left on the Rappahannock at Kelly's Fort-to be occupied by Reno-
and the right held by my corps at Warrenton. Waterloo was to be held only by cavalry, and Buford was there for the purpose, with a brigade (Tower's) on the Waterloo road to support him, and the other three brigades of Rickett's division supporting the advance brigade. I know that these troops were so posted, for I visited them in person on the night of the 25th, before General Sigel fell back. The general also refers to having received a mutilated order from me, which confused matters. Whilst in a more correct statement of the case in his testimony he admits "that it was signed, and I believe by a staff officer of General Pope. I do not know, "he continues," whether the order was written at Warrenton or Warrenton Junction."
I refer to these inaccuracies of General Sigel in his report to show the bias of his mind against me, which led him to endeavor to throw the blame on me without cause.
LONGSTREET AND THOROUGHFARE GAP.
The mountain ridge which runs to the east of north from Warrenton to the Potomac is quite continuous, but with narrow openings every few miles called "Gaps," through which pass the roads from the Potomac to the Blue Ridge.
The first of these openings north of the one taken by the turnpike from Warrenton to Fairfax Court-House, Centreville, and Alexandria is called Thoroughfare Gap. A few miles north of Thoroughfare Gap is Hopewell Gap; next comes Aldie Gap. The railroad from Front Royal to Manassas, and the country road from Salem and White Plains, in the Piedmont District to Manassas, come through Thoroughfare Gap and cross the Warrenton turnpike at Gainesville. There is also an east and west road through Hopewell Gap; and the Little River turnpike to Germantown, Fairfax Court-House, and Alexandria goes through Aldie Gap.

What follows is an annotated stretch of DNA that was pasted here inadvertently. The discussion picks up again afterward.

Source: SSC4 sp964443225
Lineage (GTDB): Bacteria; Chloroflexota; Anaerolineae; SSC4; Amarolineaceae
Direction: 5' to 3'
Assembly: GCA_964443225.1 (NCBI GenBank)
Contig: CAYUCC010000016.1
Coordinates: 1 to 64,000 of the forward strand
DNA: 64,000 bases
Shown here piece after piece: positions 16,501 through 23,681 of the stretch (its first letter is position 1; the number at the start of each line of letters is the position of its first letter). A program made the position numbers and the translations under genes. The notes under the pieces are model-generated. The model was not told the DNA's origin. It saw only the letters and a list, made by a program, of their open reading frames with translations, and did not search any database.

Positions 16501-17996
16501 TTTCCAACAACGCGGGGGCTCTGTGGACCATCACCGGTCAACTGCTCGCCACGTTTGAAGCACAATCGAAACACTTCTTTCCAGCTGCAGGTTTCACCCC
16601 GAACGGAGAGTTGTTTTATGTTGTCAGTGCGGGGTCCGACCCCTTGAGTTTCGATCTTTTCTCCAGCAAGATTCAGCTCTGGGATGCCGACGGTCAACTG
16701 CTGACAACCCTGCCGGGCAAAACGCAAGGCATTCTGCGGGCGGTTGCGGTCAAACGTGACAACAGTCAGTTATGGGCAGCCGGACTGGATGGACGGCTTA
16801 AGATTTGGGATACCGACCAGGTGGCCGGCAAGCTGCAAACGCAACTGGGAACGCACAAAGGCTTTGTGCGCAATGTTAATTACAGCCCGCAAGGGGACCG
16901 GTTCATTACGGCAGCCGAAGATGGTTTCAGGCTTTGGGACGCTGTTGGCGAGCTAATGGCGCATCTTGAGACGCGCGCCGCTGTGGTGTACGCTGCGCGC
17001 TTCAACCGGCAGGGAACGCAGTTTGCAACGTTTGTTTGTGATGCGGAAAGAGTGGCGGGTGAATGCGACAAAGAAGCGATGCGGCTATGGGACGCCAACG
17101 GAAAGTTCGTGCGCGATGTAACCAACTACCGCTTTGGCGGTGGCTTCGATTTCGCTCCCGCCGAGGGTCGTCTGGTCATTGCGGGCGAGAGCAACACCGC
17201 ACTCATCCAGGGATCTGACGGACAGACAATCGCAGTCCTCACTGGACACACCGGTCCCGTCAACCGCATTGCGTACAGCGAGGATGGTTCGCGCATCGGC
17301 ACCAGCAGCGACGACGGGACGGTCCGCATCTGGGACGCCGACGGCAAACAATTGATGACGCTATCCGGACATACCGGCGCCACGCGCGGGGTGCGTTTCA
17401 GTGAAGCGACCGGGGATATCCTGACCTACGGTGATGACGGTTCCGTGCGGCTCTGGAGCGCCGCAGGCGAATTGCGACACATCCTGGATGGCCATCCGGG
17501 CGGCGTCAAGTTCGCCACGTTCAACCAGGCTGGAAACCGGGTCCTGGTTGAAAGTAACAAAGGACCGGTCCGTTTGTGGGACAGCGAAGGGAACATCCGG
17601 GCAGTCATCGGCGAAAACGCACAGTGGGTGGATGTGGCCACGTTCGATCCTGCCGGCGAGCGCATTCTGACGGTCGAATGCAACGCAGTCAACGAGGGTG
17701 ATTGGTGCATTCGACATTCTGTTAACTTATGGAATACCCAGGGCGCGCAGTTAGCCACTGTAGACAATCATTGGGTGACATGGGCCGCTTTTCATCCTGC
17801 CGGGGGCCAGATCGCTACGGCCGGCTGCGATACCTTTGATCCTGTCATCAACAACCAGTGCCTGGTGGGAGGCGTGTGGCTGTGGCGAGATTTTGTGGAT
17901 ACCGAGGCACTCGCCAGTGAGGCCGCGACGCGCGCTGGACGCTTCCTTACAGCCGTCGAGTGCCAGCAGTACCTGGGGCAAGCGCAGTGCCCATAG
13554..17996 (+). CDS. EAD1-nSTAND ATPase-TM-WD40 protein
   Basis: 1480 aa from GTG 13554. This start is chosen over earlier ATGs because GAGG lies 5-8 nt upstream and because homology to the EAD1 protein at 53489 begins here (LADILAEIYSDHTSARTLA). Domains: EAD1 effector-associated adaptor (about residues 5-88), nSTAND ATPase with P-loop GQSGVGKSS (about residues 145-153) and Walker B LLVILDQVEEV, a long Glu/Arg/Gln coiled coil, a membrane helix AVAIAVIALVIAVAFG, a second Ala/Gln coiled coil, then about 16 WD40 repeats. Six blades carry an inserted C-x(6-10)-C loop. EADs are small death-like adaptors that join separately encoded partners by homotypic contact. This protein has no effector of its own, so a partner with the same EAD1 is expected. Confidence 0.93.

In throwing back the right of the army along the Warrenton turnpike General Sigel, who had fallen behind my corps at Warrenton, was under my command and in front in this retrograde movement, and reached Buckland Mills, with his advance 3 miles beyond, at Gainesville, on the afternoon and evening of the 27th. My corps and Reynolds' division followed and closed up with him that night, one of the divisions having marched from near Sulphur Springs and the other from half way between Warrenton and Waterloo.
It was known to us by telegram from General Pope at Warrenton Junction that Jackson's corps had come through Thoroughfare Gap and was at or near Manassas, and, by a reconnaissance made by General Buford in the direction of Salem, that Longstreet was marching in the same direction after Jackson. It was in reference to what I did or did not do to prevent Longstreet coming through this Gap, or to delay his coming through, that General Sigel finds cause for censure.
General Sigel says (December 20):
In the first place I do not believe that General McDowell did what he could under the circumstances to hinder General Longstreet to join General Jackson. I am not certain, but I believe that he left not a sufficient force at Thoroughfare Gap, or in the neighborhood, to prevent the enemy's troops to pass by this defile, which is very easy to defend.
He further states:
I believe that on the 28th, in the morning, one division should have been posted so